An unlikely partnership between a minister and a Czech-born local inventor has created a non-profit organization called New Vision Renewable Energy which is helping residents in Philippi, West Virginia, a community where 20% of the residents have incomes below the poverty line, install homemade solar panels on their homes.
One home can cost between $7,000 to $10,000 to outfit, with trees to clear and supplies to buy. Families pay for the panels with some of the savings they start to see on their electric bills each month. The money goes into a general community fund that finances more solar panels on more homes.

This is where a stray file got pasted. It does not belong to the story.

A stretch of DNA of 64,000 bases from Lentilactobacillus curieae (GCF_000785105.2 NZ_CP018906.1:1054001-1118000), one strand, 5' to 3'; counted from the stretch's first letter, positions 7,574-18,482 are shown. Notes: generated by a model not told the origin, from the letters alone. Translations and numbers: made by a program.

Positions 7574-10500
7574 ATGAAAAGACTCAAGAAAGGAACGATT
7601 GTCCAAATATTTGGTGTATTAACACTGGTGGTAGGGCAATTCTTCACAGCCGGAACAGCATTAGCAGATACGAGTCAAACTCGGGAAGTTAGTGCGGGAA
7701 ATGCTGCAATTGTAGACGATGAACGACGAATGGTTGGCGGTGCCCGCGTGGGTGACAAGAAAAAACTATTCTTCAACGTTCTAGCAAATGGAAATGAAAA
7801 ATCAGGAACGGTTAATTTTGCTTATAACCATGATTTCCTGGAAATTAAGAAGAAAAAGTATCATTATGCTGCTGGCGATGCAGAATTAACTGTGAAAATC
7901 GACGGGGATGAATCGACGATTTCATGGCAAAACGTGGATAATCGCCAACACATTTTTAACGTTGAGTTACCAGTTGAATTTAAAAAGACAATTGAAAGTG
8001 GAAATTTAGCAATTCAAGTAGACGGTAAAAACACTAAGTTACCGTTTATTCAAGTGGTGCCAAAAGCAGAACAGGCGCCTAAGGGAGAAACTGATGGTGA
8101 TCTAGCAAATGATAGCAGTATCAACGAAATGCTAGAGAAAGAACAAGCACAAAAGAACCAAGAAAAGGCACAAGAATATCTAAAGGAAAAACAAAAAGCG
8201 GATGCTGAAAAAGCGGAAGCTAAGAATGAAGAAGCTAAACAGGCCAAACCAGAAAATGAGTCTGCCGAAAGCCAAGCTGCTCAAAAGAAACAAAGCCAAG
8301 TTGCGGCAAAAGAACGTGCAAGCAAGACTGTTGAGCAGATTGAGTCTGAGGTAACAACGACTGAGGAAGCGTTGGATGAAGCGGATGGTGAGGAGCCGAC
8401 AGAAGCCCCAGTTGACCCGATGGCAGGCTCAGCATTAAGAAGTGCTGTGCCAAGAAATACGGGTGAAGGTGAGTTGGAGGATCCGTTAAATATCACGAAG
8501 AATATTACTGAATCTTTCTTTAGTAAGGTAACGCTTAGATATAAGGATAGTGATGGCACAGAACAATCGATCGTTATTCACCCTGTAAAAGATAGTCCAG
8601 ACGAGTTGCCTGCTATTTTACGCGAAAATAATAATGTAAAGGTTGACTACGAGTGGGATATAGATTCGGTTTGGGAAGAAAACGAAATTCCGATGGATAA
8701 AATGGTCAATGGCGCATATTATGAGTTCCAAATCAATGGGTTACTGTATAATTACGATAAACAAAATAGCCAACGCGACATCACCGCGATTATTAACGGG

In addition to those upfront expenses, outfitting a home also takes manpower; Mr. Seaman calls it Philippi’s version of Amish barn building.
To pay back their neighbors for their time, families must volunteer by either installing solar panels somewhere else or putting in community time at the church.
New Vision has also worked with West Virginia University (WVU) students in Chris Haddox’s Design for Energy Efficiency course to perform energy audits in homes.
“Homeowners are becoming empowered knowing that renewable energy is affordable and often includes common-sense solutions,” said Pamela O’Brien, New Vision’s director of operations.
This is happening in West Virginia coal country where energy conservation is still viewed by state and local officials (and some residents) with suspicion; some even consider it “unpatriotic.” But some of the people who have seen their utility bills triple have changed their minds on the subject.